Monday, October 5, 2009

Disney will teach your kids to read for an annual fee

Disney has unveiled a lucrative way to teach children how to read. places part of Disney’s considerable catalogue online for children to enjoy at a subscription rate of $79.95 per year.

The site aims for children from 3 to 12. Younger kids can use the look-and-listen feature, which reads the text to them while highlighting the spoken word. Older children can read by themselves and click on a word if they need to hear it spoken aloud. They can also check the word’s definition with a built-in dictionary.

The site offers more than 500 books featuring Disney characters like Mickey Mouse, Hannah Montana, Winnie the Pooh and Peter Pan. (But I don’t think it includes the classic J.M. Barrie or A.A. Milne books — just the later, Disney-fied ones.)

Disney’s new site intrigues me. I don’t know if it will encourage otherwise indifferent children to read, but it might be useful to kids who are already so inclined. It’s no substitute for a grandma’s lap, but that doesn’t mean it’s worthless.

It also got me thinking about kids and reading. People are always talking about it: How to get kids to read? How to make them eager about it? How to guarantee they will be life-long readers?

It seems like kids — between texting and the computer screen — are doing more reading than they have for decades; but that doesn’t mean they’ll care who Margaret Atwood is.

I contacted three mothers who have kids of different ages and asked them how they got their kids involved in reading. (Yes, all the people I spoke to were women, but that doesn’t mean men are not or cannot be involved in the process.)

My first mother is coworker Betsy Scott. She has three children between the ages of 4 and 8. I asked her and the other mothers, “Did you encourage your children to read and, if so, how?” She said:

I encouraged them to read by reading to them nearly every night before bed. The boys loved it. My 5-year-old daughter asks me to read to her, but doesn’t pay much attention when I do. The older two are among the top kids in their class (or at the top) in spelling and reading ... They don’t even want me to read to them anymore cuz they enjoy it so much themselves.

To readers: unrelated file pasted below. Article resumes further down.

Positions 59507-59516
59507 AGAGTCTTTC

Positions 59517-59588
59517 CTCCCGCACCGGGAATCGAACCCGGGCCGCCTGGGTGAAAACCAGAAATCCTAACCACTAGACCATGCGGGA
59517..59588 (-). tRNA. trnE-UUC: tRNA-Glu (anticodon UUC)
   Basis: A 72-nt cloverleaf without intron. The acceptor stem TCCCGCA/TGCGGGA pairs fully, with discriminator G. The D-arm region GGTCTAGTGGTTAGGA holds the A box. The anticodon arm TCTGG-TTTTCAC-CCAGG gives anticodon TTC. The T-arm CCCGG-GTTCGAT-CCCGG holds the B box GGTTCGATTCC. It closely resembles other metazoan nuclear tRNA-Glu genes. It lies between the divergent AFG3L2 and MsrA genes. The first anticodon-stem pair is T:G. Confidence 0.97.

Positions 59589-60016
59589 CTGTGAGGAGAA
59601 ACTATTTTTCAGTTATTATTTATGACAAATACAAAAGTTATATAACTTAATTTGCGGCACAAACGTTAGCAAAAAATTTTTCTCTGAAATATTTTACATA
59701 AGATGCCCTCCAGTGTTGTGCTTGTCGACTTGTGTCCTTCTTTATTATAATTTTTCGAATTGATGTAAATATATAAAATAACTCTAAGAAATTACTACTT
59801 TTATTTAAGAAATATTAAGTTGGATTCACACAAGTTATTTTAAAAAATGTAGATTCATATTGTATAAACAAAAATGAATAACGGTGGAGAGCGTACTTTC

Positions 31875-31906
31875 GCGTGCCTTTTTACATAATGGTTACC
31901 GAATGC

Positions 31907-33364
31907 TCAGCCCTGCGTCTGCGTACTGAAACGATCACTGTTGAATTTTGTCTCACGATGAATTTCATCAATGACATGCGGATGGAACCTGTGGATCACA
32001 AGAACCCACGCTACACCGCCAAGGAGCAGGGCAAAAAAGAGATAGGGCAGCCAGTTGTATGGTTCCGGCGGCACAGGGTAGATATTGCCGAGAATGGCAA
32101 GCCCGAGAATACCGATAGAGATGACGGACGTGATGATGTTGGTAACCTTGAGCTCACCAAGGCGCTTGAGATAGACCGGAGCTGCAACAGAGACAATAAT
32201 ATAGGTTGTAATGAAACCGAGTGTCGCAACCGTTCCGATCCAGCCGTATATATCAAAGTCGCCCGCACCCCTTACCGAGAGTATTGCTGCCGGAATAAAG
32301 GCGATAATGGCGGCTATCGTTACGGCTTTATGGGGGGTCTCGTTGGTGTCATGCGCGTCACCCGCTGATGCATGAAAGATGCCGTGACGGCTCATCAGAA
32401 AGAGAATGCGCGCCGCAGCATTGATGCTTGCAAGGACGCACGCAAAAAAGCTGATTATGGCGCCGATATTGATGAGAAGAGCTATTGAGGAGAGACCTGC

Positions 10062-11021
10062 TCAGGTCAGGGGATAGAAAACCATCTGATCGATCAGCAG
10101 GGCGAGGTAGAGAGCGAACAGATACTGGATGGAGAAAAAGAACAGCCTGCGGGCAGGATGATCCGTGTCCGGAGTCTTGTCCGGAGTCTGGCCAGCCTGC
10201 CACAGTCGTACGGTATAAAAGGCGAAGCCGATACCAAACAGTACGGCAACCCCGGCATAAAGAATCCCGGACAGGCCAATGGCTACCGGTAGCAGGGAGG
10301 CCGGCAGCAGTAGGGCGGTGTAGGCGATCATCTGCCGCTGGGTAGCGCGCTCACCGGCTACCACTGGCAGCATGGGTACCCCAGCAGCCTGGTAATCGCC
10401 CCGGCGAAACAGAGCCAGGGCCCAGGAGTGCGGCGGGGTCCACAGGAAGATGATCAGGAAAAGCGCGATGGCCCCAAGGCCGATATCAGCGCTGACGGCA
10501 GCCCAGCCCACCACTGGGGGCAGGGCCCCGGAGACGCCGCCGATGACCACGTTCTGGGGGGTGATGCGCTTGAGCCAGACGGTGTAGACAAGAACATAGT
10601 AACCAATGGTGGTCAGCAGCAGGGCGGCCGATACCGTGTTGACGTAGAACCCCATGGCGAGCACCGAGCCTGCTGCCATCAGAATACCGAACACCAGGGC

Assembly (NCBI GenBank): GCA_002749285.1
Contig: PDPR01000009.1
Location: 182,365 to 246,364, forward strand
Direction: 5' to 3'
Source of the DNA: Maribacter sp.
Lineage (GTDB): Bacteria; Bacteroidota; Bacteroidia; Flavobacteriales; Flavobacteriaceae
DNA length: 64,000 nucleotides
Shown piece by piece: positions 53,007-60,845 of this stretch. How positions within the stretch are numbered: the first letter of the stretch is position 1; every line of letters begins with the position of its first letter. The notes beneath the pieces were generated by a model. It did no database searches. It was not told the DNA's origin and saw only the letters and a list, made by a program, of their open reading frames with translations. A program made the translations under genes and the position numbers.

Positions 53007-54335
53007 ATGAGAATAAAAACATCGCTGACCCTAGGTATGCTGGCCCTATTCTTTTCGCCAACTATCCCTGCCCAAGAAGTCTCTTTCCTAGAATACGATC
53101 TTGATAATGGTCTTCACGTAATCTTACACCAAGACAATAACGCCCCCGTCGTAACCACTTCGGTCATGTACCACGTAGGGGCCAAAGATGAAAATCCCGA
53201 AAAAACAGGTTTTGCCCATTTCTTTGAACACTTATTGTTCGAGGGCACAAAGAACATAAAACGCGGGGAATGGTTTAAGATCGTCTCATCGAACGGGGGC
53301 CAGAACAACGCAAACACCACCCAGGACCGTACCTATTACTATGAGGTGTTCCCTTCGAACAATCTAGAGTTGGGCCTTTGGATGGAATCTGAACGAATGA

The next mother was co-blogger and boss of bosses Tricia Ambrose. Her children are both in high school. She said:

I think it’s far more powerful for kids to see you reading than for you to tell them how they should be reading.

I never really thought of what I did as encouraging them to read, that makes it sound too much like making them eat their vegetables (something I never did, by the way). I did read to them a lot when they were very young and we went to the library frequently, as you can imagine, but for me, it was more about sharing with my children something I love. Trust me, there aren’t too many things in this world more wonderful than sitting together with your child and reading. We have particularly fond memories of Harold and the Purple Crayon, Love You Forever, the Little Bear books, Good Night Moon, Minnie and Moo ... I could go on and on.

If I would do anything differently, it really would be to have savored those moments while they were happening. They grow up so fast (man, I’m old!) But, we still go to the library a lot, it’s just that now they’re into the Twilight and Lord of the Rings books not Dr. Seuss.

Finally, my mother weighed in. (In case you are wondering, she has four children. The youngest of whom is 22.) She said:

I did encourage all of you to read, but Grandma Swain, even more so than me. Her first gifts to all of you were those cardboard-paged books that babies can’t eat. When Grandma and Papa came to visit, Grandma would sit and read to all of you, while I tried to get as much housework done as possible without distractions. The interesting thing is that, despite probably the most exposure to fiction because he was the firstborn and had Grandma to himself for a while, Ethan never took to fiction reading ... always wanted nonfiction instead.

I also took all of you to every program I could find at the library, which of course encouraged reading. In our home, I don’t remember TV usurping reading time. In fact, I remember specifically letting you watch Reading Rainbow for that reason.

I asked my mother about the Disney Web site and other technology that was not available when we were young. She replied:

Perhaps I’m too old-fashioned to appreciate the benefits of new technology on this one. In my opinion, nothing beats a kid sitting on a parent’s lap, hearing the intonation behind exciting prose, and viewing the illustrations at the same time. Technology can, admittedly, produce the second two, but not the lap.

So there you have it. A brief, informal survey reveals something we already knew. Read to your children. If you also want to enlist Disney's help, that's fine. We also learned that Tricia is old, and my grandparents had to buy cardboard books so I wouldn’t eat them.

-Jason Lea,

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